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Some Cows’ Infertility Linked
to Y Chromosome

One reason why some cows cannot get pregnant may be because they have male (Y) chromosome fragments in their DNA, according to a USDA study.

Reproductive efficiency is the most economically important trait in cow-calf production. When a cow does not produce a calf, the producer does not make a profit, but still has to pay for feed, labor and other expenses.

With the help of beef producers, Agricultural Research Service (ARS) geneticist Tara McDaneld and her colleagues at the agency’s Roman L. Hruska U.S. Meat Animal Research Center (USMARC) in Clay Center, Neb., examined reproduction data on about 6,400 females from cattle herds in Colorado, Florida, Nebraska and at USMARC. Read more.

Bryce Schumann

Bryce Schumann

Association Perspective

The business breed.

The Angus breed is the business breed, but it’s also a “people” breed — people with varying backgrounds, varying herd sizes, varying opinions. Like our nation, the American Angus Association is made up of people who sometimes see eye to eye, and sometimes do not when it comes to setting the course for the nation’s largest beef breed association. Read more.

Cattle and Beef Markets So Far in 2014

Extension livestock marketing specialists analyzes price performance for all classes of beef and cattle in the first quarter of 2014.

The first quarter of 2014 saw unprecedented prices for all classes of cattle and beef. Retail beef prices moved sharply higher in March for both Choice and All Fresh beef. The March retail Choice price was up 6.7% compared to December levels, while the All Fresh retail price was up 6.5% compared to December. The Choice retail beef price was up 8.7% year over year, and the All Fresh retail beef price was up 9% from one year ago. Retail beef prices did not advance as much as wholesale values in the first quarter of 2014. The Choice boxed-beef price was up 19.6% compared to December 2013 levels, while Select boxed beef was up 23.7%. Read more.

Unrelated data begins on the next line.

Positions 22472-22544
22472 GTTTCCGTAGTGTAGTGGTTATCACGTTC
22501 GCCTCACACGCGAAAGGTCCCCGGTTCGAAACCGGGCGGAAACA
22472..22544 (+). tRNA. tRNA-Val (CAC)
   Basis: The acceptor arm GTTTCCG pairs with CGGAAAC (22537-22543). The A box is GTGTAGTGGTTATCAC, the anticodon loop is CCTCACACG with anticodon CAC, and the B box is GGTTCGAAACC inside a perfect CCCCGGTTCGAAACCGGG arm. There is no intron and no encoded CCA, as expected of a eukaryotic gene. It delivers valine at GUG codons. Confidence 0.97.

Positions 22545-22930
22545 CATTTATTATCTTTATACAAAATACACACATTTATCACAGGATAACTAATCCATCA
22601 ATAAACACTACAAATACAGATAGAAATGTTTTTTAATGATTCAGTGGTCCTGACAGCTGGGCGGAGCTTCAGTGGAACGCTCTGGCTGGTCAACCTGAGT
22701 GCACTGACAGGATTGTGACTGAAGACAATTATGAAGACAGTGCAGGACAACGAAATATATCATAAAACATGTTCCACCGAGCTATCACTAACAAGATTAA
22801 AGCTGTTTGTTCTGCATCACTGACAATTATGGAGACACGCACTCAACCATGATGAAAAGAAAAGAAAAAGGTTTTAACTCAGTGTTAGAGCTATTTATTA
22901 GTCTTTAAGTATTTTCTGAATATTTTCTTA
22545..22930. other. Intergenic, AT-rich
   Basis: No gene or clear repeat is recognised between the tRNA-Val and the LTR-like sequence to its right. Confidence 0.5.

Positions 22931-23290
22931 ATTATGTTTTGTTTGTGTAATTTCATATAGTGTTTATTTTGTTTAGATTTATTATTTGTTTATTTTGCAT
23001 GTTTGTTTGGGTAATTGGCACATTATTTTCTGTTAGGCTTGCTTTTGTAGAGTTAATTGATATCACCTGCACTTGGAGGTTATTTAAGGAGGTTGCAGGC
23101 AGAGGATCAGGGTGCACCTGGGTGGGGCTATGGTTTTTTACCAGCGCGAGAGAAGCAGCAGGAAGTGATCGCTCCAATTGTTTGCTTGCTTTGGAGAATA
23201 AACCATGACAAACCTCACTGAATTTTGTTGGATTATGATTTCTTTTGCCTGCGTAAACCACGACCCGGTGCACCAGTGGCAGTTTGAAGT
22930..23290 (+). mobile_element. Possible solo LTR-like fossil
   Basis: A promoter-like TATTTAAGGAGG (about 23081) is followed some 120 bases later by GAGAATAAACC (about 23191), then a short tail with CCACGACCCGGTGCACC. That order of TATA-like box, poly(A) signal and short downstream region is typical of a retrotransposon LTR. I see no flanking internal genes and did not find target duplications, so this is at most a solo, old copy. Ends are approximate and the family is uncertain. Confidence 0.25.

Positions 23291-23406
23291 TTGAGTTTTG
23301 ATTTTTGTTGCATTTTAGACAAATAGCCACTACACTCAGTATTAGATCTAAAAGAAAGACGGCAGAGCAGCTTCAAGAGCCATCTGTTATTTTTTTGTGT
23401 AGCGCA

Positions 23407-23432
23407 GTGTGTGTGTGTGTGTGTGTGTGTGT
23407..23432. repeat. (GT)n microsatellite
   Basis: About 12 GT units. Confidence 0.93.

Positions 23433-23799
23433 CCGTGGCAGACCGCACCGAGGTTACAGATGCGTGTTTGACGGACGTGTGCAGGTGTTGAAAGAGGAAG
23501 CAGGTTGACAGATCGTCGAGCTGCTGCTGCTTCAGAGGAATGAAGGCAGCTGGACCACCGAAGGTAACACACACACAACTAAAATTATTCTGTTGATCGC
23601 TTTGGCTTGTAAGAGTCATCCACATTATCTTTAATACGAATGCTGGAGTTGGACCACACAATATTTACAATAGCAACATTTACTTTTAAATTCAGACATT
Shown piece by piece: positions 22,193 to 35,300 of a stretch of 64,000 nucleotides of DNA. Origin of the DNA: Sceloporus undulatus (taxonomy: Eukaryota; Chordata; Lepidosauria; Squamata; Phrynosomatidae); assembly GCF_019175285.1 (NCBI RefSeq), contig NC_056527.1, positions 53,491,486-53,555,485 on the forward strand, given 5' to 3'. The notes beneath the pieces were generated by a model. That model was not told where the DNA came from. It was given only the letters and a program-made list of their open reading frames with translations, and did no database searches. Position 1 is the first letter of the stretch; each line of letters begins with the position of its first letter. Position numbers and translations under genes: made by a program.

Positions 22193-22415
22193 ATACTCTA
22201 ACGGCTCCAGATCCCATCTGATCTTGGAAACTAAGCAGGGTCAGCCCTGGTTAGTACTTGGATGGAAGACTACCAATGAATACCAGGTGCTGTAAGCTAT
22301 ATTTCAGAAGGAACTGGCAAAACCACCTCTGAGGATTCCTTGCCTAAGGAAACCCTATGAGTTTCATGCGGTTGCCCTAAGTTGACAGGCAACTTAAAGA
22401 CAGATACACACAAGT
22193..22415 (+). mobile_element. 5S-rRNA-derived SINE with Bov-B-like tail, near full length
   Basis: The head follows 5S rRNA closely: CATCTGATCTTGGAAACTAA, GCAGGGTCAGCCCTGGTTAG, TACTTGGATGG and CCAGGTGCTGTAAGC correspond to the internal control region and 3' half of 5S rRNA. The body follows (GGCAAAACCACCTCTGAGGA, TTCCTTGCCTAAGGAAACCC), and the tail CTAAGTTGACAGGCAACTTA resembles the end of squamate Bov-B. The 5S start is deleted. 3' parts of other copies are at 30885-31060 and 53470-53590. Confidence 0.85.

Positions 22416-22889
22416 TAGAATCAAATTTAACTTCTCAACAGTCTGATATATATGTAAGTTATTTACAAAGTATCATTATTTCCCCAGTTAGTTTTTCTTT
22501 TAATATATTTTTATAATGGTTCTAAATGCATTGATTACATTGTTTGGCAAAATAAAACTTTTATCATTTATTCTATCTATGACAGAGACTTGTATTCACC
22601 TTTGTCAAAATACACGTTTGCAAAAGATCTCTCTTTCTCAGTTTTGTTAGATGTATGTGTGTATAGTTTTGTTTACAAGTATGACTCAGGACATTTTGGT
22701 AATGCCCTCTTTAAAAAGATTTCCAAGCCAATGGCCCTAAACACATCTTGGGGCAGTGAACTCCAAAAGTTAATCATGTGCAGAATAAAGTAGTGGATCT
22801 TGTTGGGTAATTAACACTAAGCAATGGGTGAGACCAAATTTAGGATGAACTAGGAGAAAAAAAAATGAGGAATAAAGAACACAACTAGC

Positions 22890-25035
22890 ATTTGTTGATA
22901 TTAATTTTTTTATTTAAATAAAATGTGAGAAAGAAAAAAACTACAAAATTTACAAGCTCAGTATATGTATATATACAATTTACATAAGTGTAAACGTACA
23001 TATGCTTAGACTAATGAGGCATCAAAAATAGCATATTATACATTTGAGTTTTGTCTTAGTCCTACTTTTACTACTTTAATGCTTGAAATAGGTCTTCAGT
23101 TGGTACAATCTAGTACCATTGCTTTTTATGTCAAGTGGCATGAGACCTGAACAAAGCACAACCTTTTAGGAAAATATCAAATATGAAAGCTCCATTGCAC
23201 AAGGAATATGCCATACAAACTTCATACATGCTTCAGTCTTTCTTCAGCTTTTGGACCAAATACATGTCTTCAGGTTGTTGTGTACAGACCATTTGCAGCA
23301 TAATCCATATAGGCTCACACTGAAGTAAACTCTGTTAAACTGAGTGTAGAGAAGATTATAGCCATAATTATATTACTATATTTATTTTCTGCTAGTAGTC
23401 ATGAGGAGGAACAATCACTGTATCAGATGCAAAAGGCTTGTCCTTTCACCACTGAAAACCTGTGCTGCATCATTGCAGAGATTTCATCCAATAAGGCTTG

Angus Expands Communications Efforts

New venture will create unified platform for expanded breed communications, marketing

The American Angus Association (AAA) announced in late February a historic move that unifies the organization’s communications efforts and expands the marketing platform for the nation’s Angus cattlemen.

The Association’s public relations department, producers of Angus TV, and Angus Productions Inc. (API), publisher of Angus Journal® and Angus Beef Bulletin®, will unify to form one cohesive communications center. Read more.

What’s Inside …

In this April edition of the Angus Beef Bulletin EXTRA, you'll find valuable articles devoted to the management, marketing, and health and nutrition of your beef enterprise. Select from the tabs at the top of the page to access this month's entire offering by category. A few select features include:

News Briefs …

The American Angus Association and its subsidiaries generate a wealth of information to keep members and affiliates informed of what's happening within the industry as well as with the programs and services they offer. Click here for easy access to the newsrooms of the American Angus Association and Certified Angus Beef LLC and the Angus Journal Daily archive recently made available in the API Virtual Library.

USDA Takes Action to Combat Spread of Disease

Required reporting of cases is latest measure to slow disease spread.

Ag Secretary Tom Vilsack announced April 18 that in an effort to further enhance the biosecurity and health of the U.S. swine herd while maintaining movement of pigs in the United States, the USDA will require reporting of Porcine Epidemic Diarrhea Virus (PEDv) and Swine Delta Coronavirus in order to slow the spread of this disease across the United States. USDA is taking this latest action due to the devastating effect on swine health since it was first confirmed in the country last year, even though PEDv is not a reportable disease under international standards.

In addition to requiring reporting of PEDv, USDA will also require tracking movements of pigs, vehicles and other equipment leaving affected premises. Read more.

Your Health


Physical Activity Brings Lasting Bone Benefits

Study shows that building bone during youth can last a lifetime. Physical activity helps maintain bone strength as we age.

Bone is a living tissue that responds to physical activity by becoming heavier, bigger and stronger. It does this best during youth. Bone mass usually peaks during the third decade of life. After that, we often begin to lose bone.

A team led by Stuart Warden of Indiana University explored whether any bone benefits of physical activity during youth persist with aging. Previous work found that mechanical loading during a period of rapid growth conferred lifelong benefits in bone size and strength in rodent models. Read more.


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